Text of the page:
In a previous article, I suggested that most companies don’t have a formal hiring strategy in place that drives planning and decision-making. As a result, some default strategy predominates how hiring is done; generally, some mashup of competing ideas. Typically this is hiring manager-driven with individual managers determining who gets hired.
Few managers are great at this, and many can’t attract top talent. Lack of oversight and an audit trail complicates the organizational need to get better. Adding to the mashup problem is the comp group determining the pay ranges, the OD group describing the interviewing methodology, and the recruiting department trying to drive down costs while letting each recruiter do his or her own thing. Unless the company is an “employer of choice,” the performance of a mashup hiring strategy is uneven, with the best candidates bypassing the “approved” process entirely, sneaking in the back door.
This is unfortunate, since the impact on company performance of better people is undisputable. A maximize quality of hire strategy coupled with appropriate processes and used by everyone throughout the company, is an essential component of long-term company success regardless of current economic conditions. As part of this, HR/Recruiting should be responsible for ensuring the strategy is implemented properly.
The focus of this article will be on describing the financial impact of this type of raising-the-bar hiring strategy. This starts by benchmarking your current hiring process. One way to do this is to take a sample of recent hires and divide them into three equal groups — top, middle and least best. Even with a tepid recovery, many of those in the top-half are likely to pursue other opportunities, just due to the need to continue to grow. On some level, burnout causes everyone to become less effective, so if you don’t do anything, your overall talent level will decline. To offset this and to raise your company’s current talent bar, you’ll need to implement programs that allow you to hire more people in the top group and stop hiring people in the bottom group. The financial impact of this shift is described in the formula:
Financial impact of hiring people in the top third instead of the bottom third = 2DC(1+MPL)N.
For an average company, in a average industry, the pure financial gain for this shift is 110-130% more than the person’s salary! I’ll prove this in a moment.
Here’s the short definition of each of the terms:
• N: the number of employees shifted into the top group from the bottom group.
• D: percent difference in performance between the top and the middle groups of people you now hire.
• C: average compensation of the people hired.
• M: revenue per employee (RPE) divided by average compensation, aka the revenue/comp multiplier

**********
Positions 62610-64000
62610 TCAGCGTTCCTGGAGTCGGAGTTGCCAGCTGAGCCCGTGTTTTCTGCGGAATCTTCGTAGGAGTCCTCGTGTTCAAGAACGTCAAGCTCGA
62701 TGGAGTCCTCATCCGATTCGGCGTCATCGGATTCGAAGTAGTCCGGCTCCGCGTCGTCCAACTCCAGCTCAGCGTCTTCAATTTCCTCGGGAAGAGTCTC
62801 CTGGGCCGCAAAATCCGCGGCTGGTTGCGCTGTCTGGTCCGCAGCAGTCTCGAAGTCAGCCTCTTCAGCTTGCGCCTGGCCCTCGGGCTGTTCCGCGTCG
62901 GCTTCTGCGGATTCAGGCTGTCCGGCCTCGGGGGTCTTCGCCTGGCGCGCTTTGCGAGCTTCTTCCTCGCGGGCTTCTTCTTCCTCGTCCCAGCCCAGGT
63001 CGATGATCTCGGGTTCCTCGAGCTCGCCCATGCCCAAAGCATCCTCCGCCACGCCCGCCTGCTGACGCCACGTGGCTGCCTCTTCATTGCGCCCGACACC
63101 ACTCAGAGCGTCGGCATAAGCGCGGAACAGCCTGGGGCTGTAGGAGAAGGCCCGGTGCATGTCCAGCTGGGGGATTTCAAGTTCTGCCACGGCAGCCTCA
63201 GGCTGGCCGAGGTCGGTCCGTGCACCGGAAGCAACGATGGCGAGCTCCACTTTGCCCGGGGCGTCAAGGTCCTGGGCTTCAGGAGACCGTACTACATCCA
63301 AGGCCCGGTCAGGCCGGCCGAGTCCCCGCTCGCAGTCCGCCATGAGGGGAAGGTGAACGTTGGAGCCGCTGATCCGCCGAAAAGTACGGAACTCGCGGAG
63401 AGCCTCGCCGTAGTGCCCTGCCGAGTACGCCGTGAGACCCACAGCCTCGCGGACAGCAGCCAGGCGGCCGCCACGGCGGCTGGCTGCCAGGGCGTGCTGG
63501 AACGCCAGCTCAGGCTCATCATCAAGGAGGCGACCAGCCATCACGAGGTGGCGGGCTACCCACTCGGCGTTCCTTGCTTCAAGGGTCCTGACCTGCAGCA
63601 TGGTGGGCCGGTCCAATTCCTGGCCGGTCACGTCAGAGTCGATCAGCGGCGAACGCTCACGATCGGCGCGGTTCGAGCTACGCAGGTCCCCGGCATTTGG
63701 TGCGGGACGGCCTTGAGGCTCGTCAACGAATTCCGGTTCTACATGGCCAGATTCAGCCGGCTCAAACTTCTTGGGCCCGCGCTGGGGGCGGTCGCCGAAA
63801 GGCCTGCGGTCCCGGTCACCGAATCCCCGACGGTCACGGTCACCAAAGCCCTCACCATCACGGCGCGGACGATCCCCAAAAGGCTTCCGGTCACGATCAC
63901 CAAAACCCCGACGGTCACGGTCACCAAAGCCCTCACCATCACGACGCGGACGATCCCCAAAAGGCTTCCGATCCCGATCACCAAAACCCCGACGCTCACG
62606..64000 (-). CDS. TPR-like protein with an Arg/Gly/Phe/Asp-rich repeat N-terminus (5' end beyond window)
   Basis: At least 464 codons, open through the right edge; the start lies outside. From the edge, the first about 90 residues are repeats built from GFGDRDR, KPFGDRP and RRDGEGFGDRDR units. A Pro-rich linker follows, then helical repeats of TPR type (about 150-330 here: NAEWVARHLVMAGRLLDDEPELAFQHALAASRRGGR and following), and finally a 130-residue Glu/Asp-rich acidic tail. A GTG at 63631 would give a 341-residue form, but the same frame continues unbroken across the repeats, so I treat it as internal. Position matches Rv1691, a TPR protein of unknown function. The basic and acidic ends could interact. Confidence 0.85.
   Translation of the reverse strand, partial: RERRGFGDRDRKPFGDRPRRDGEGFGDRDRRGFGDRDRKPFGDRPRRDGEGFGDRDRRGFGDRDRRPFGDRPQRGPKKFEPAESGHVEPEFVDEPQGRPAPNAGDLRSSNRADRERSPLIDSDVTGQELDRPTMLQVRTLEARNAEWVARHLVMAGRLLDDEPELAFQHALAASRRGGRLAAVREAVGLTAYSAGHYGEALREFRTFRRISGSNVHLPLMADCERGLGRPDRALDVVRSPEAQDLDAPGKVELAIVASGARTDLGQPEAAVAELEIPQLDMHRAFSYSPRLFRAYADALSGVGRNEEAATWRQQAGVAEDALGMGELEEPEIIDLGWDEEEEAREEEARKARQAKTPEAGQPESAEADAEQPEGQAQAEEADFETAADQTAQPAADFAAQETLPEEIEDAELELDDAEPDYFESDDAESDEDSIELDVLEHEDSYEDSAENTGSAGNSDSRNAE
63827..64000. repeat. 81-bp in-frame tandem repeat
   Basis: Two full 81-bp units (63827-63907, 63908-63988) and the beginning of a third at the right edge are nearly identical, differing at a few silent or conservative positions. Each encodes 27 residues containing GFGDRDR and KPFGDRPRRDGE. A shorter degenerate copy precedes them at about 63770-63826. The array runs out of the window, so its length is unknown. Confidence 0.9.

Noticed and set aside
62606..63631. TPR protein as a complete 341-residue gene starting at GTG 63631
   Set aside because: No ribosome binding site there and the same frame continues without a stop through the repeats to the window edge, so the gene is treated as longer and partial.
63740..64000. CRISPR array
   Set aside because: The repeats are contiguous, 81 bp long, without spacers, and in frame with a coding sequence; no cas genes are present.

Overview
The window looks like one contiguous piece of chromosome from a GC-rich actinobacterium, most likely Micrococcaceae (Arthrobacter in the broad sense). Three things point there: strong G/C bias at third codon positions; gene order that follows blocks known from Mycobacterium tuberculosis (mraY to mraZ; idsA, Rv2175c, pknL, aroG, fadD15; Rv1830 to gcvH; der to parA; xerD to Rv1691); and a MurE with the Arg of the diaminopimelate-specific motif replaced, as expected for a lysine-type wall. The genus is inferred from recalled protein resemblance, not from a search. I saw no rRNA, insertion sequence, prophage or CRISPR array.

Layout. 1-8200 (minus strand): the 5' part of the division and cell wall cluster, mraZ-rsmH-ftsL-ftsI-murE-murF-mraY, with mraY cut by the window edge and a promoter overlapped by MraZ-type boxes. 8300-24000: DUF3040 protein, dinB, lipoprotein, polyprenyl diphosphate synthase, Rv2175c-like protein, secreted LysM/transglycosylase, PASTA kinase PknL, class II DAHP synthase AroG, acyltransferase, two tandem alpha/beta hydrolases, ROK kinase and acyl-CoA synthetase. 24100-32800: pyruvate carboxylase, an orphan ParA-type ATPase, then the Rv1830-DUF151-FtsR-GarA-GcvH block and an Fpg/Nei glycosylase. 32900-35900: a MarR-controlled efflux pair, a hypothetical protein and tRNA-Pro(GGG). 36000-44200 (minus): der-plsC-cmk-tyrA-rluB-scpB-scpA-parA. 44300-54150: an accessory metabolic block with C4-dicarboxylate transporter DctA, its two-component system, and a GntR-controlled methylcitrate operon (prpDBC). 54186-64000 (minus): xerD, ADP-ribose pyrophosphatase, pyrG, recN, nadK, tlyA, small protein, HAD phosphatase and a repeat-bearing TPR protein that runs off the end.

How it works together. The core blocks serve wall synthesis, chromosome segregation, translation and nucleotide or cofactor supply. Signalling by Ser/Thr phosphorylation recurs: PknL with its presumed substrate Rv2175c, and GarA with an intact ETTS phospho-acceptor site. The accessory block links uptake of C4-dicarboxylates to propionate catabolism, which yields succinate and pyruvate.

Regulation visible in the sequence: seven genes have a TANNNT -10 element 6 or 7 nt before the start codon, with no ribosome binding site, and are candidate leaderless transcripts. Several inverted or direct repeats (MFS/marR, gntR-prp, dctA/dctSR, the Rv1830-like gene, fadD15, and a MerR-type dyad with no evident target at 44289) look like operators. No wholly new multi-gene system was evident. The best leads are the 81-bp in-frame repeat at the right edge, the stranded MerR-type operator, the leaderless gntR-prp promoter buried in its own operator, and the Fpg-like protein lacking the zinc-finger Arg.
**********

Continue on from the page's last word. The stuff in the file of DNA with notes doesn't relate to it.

• P: profit/savings contribution as a percent of revenue or total cost. This is the cost savings or profit contribution opportunity each person makes.
• L: leverage factor for those who have the potential to make a bigger impact on the organization.
In this model, two dimensions of personal contribution have been captured. One is the direct cost savings due to productivity and the other is the bigger business impact the person can make on the organization. This includes factors like grow sales, design products, hire better people, and increase customer retention.
Now to the proof of the enormous financial impact of making this shift. To do this let’s use an example of the financial impact of hiring 100 people in the top group instead of the bottom group for our “average” company. As part of this assume an average compensation of $75 thousand. For the productivity piece, assume the top group is 25% better than the middle group, and the bottom group is 25% worse than the middle. In most companies the performance difference (D) in productivity, better quality, lower turnover, etc., ranges from 20-40%, so this is reasonable.
Let’s also assume the company’s RPE is $300,000. This results in a revenue/comp multiplier (M) of 4 ($300K/$75K). We’ll assume the profit/savings contribution (P) as a percentage of sales is equivalent to the company’s variable operating margin of 40%. This component captures how much each dollar of salary relates to sales and ultimately to cost savings and/or earnings. Finally, we’ll assume the leverage factor (L) is 1, an appropriate figure for a staff level position. Those who have a bigger role, like managers or those in marketing, could have a higher value for L, and some process positions could be lower. Collectively, these are very conservative assumptions for determining the financial impact of hiring people in the upper group instead of the bottom. Also, recognize that this shift is in comparison to your current hiring processes, not to the population at large.
To better understand the significance of this, consider that on average the 100 people hired would be expected to bring in $30 million in sales (100 times $300,000 RPE) and a generate a contribution margin of $12 million (40% of $30 million). If you only hired the best group, the contribution margin would be $17 million. If you hired only the bottom group, the margin would be $7 million. This is the $10 million difference of hiring better people.
The financial impact of a raising-the-bar hiring strategy is huge. Conceptually few would disagree. However, without a financial metric to clarify the magnitude of this, most companies default to a mashup strategy, with no one really responsible for improving overall talent quality. As a result, the talent bar keeps dropping as managers hire below the average, and the best leave for greener pastures. While an employer branding strategy can offset some of this natural decline, more needs to be done to ensure your company’s talent bar continues to grow. Understanding the financial impact of raising the talent bar can be an important first step.